In 1924-25 Morecambe were crowned as Lancashire Combination champions, but the ensuing years saw the club struggle on the pitch and through a lack of finance off it. However, ‘The Shrimps’ fortunes improved from 1960 as a supporters club was formed and ground improvements carried out as Ken Horton led the side as player manager.


In 1960-61 the side reached the third round of the FA Cup where they went out 1-0 to Weymouth. In 1968 the Lancashire Senior Cup was lifted as the club became founder members of the Northern Premier League before The Shrimps reached Wembley in 1974. After defeating South Shields over two legs in the semi final, Dartford were beaten in the final of the FA Trophy.

Christie Park, as scanned from a book

Unfortunately the club didn’t maintain the form and suffered several barren years with attendances dropping massively. An upturn returned when Morecambe finished as Northern Premier League runners up in 1994-95 and were accepted into the Football Conference for the following season.

Former Northern Ireland international Jimmy Harvey put together an excellent side, which put the town on the football map. In 2000-01 they reached the fifth round of the FA Trophy as well as getting to the third round of the FA Cup. Ipswich Town conquered 3-0 in front of the Match of the Day cameras.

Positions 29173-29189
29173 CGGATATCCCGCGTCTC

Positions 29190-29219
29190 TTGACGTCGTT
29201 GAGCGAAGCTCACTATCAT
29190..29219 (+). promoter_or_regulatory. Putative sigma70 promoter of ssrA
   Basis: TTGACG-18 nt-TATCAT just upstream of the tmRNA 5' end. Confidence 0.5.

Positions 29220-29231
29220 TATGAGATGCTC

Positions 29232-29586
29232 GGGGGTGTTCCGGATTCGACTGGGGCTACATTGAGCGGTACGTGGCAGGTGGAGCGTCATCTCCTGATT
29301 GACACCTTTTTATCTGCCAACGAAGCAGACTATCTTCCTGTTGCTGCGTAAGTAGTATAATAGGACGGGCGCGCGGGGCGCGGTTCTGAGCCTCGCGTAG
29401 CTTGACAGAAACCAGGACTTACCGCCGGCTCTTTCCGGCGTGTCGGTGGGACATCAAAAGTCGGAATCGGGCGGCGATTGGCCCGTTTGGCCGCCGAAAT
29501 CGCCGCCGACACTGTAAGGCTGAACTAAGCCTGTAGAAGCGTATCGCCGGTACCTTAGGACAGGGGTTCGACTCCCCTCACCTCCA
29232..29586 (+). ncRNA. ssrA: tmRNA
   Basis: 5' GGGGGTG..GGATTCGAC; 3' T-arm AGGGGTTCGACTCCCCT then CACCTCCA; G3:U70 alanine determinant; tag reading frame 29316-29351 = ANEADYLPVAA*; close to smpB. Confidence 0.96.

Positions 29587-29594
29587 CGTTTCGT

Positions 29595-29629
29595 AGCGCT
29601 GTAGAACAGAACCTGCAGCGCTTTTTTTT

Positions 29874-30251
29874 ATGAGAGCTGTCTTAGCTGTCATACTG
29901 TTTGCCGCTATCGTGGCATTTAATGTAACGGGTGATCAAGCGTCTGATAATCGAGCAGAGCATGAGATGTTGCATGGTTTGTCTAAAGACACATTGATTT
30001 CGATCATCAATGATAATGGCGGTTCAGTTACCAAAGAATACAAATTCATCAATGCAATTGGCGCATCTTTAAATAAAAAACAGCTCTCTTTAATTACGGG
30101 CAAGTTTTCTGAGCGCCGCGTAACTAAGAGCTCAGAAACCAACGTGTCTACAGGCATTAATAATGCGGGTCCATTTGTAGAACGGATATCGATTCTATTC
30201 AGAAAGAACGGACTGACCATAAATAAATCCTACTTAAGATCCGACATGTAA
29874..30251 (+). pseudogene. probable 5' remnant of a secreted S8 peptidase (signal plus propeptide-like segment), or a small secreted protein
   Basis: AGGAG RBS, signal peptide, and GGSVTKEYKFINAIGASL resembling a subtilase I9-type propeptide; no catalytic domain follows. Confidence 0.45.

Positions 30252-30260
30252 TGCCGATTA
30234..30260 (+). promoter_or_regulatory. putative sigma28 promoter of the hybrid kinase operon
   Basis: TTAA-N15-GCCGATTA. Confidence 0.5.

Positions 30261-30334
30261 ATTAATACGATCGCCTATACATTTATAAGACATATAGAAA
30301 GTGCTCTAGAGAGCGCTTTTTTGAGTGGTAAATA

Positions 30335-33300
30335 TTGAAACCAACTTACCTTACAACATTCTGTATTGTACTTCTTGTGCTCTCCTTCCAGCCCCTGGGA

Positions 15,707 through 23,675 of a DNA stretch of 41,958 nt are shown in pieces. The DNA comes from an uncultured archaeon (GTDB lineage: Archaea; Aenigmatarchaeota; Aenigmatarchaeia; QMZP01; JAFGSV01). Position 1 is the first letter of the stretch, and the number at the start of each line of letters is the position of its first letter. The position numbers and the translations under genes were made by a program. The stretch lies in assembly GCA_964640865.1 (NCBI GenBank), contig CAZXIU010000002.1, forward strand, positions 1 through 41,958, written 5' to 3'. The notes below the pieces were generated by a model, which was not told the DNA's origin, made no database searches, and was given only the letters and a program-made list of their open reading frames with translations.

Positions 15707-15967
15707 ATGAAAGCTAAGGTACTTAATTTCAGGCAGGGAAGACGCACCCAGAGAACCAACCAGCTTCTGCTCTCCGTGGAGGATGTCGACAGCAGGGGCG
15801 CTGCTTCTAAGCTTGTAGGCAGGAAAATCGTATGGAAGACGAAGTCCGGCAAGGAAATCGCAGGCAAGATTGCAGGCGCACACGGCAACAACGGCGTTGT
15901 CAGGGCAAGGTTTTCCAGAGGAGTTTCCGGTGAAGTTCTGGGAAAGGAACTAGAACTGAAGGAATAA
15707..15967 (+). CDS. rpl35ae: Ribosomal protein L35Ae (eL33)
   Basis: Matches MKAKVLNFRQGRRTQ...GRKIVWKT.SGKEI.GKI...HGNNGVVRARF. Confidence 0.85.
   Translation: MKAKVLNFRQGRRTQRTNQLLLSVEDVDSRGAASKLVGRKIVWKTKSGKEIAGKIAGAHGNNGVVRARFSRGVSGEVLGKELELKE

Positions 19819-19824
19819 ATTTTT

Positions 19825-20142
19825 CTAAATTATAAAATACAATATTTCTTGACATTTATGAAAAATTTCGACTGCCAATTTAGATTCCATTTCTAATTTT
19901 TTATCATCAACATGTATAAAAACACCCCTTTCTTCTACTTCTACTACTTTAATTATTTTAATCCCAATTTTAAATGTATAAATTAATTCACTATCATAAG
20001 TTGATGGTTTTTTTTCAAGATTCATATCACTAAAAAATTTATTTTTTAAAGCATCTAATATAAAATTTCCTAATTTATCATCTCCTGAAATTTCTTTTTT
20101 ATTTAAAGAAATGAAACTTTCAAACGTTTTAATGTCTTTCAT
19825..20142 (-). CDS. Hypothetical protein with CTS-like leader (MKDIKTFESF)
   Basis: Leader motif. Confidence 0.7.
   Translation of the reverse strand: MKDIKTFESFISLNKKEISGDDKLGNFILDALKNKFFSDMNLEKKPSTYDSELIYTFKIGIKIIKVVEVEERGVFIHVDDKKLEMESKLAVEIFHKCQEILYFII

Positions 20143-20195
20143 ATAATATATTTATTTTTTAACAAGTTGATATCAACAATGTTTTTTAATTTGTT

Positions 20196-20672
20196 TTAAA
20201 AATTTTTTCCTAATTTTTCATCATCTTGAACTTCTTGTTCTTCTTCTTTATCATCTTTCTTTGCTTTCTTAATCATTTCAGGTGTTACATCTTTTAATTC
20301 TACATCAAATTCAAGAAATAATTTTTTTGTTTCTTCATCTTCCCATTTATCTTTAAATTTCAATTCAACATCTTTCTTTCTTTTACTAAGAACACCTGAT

The Main Stand at Christie Park, as scanned from a book

The following season saw an even better FA Trophy run as Morecambe reached the semi finals before going out 4-1 on aggregate to Stevenage Borough. The 2002-03 campaign saw The Shrimps once again reach the FA Cup third round. Once again they were drawn against Ipswich Town. This time the game took place at Portman Road and ended in a 4-0 win to the Championship club.


The run continued in 2003-04 as Morecambe reached the end of season play offs. However, in the semi final Dagenham & Redbridge proved to be too strong. In November 2005 Harvey suffered a heart attack during the home game with Cambridge United. Harvey’s close friend Sammy McIlroy was brought in as caretaker. Harvey was sacked on the first day of his day back at the helm with McIlroy employed in his place, which precipitated a feud between the pair. The team missed out once again in the play off semi finals; this time to Hereford United.



In 2006-07 Morecambe were promoted to the Football League. After seeing off York City in the semi finals of the play offs, Exeter City were defeated in the final at Wembley. After the final, the club announced plans to move to a new stadium a couple of seasons later under the chairmanship of Peter McGuigan.


After a couple of seasons finding their feet in the League, Morecambe reached the play offs in 2009-10. The semi final tie against Dagenham & Redbridge was their last ever game at Christie Park. The game finished 2-1, but it was not enough as the first leg was lost 6-0 at Victoria Road.